NCBI ROFL: Can a machine tickle?

By ncbi rofl | April 12, 2010 7:00 pm

tickle_baby_feet“It has been observed at least since the time of Aristotle that people cannot tickle themselves, but the reason remains elusive. Two sorts of explanations have been suggested. The interpersonal explanation suggests that tickling is fundamentally interpersonal and thus requires another person as the source of the touch. The reflex explanation suggests that tickle simply requires an element of unpredictability or uncontrollability and is more like a reflex or some other stereotyped motor pattern. To test these explanations, we manipulated the perceived source of tickling. Thirty-five subjects were tickled twice–once by the experimenter, and once, they believed, by an automated machine. The reflex view predicts that our “tickle machine” should be as effective as a person in producing laughter, whereas the interpersonal view predicts significantly attenuated responses. Supporting the reflex view, subjects smiled, laughed, and wiggled just as often in response to the machine as to the experimenter. Self-reports of ticklishness were also virtually identical in the two conditions. Ticklish laughter evidently does not require that the stimulation be attributed to another person, as interpersonal accounts imply.”


Image: flickr/battywing

Related content:
Discoblog: NCBI ROFL: Finally, scientists create a breed of rat that loves to be tickled!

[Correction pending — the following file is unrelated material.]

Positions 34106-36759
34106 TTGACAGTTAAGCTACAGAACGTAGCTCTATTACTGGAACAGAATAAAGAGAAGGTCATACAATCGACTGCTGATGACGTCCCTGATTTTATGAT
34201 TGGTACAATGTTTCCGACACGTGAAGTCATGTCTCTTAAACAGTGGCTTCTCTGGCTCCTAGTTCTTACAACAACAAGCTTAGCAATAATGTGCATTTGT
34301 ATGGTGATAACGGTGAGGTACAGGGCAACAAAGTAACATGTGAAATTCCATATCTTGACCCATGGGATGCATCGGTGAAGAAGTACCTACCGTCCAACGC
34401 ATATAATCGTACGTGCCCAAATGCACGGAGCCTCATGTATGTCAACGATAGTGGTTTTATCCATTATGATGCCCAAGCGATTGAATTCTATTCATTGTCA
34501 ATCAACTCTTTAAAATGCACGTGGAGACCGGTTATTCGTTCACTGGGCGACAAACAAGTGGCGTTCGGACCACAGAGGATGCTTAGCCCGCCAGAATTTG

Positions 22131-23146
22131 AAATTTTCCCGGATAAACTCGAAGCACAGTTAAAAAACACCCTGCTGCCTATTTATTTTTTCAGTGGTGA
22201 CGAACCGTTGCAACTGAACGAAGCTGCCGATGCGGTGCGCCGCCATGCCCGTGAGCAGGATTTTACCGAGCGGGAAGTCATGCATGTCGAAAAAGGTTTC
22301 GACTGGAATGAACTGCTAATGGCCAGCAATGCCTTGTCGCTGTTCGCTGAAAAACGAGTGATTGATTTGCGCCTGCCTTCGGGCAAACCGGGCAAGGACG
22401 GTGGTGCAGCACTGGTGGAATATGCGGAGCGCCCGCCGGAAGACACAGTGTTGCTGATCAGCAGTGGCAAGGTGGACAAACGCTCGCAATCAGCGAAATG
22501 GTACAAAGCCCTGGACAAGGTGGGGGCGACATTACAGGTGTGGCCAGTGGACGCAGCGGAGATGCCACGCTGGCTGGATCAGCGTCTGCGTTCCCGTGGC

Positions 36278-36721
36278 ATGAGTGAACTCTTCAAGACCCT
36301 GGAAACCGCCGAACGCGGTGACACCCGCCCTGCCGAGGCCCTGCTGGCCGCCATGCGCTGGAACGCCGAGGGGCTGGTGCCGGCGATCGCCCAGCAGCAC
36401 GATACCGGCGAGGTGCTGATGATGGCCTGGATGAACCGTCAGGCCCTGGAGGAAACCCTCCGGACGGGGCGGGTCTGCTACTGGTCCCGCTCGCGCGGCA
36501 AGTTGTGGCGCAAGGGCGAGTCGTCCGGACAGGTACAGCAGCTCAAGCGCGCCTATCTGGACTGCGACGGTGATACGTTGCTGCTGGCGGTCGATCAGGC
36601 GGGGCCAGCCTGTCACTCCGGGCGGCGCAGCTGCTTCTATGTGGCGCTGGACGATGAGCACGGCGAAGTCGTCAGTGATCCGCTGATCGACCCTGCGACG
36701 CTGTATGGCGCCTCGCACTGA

Discoblog: NCBI ROFL: Why can’t you tickle yourself?
Discoblog: NCBI ROFL: rated G

  • Rob H

    While very interesting, I wouldn’t let that machine near my feet. That thing is scary looking!

  • Carter

    Or do we personify machines?

  • Fabian

    The study comes far too late. We have experimented in our physiology courses with professor
    von-Campenhausen with a self-built machine, that we could tickle even ourselves without anyone else. It was just the mechanism of tickling that had to be independent of the movements of our hands. Even passive movement of our hand on the machine gave a strong tickling response.

  • Joanna Cake

    Shouldn’t that device have a feather duster on the end a la Ken Dodd? I cant imagine anyone finding those sharp prongs ticklish. For me it’s always soft tickling that has the most pronounced effect, except for the ribs of course. But one of those hard sharp prongs against the ribs? I dont think so!

  • Ben

    Just FYI, it was the experimenter tickling them both times, only the participant believed it to be a machine half of the time. They didn’t really invent a tickling machine :)


Discover's Newsletter

Sign up to get the latest science news delivered weekly right to your inbox!


Quirky, funny, and surprising science news from the edge of the known universe.

About ncbi rofl

NCBI ROFL is the brainchild of two Molecular and Cell Biology graduate students at UC Berkeley and features real research articles from the PubMed database (which is housed by the National Center for Biotechnology information, aka NCBI) that they find amusing (ROFL is a commonly-used internet acronym for "rolling on the floor, laughing"). Follow us on twitter: @ncbirofl


See More

Collapse bottom bar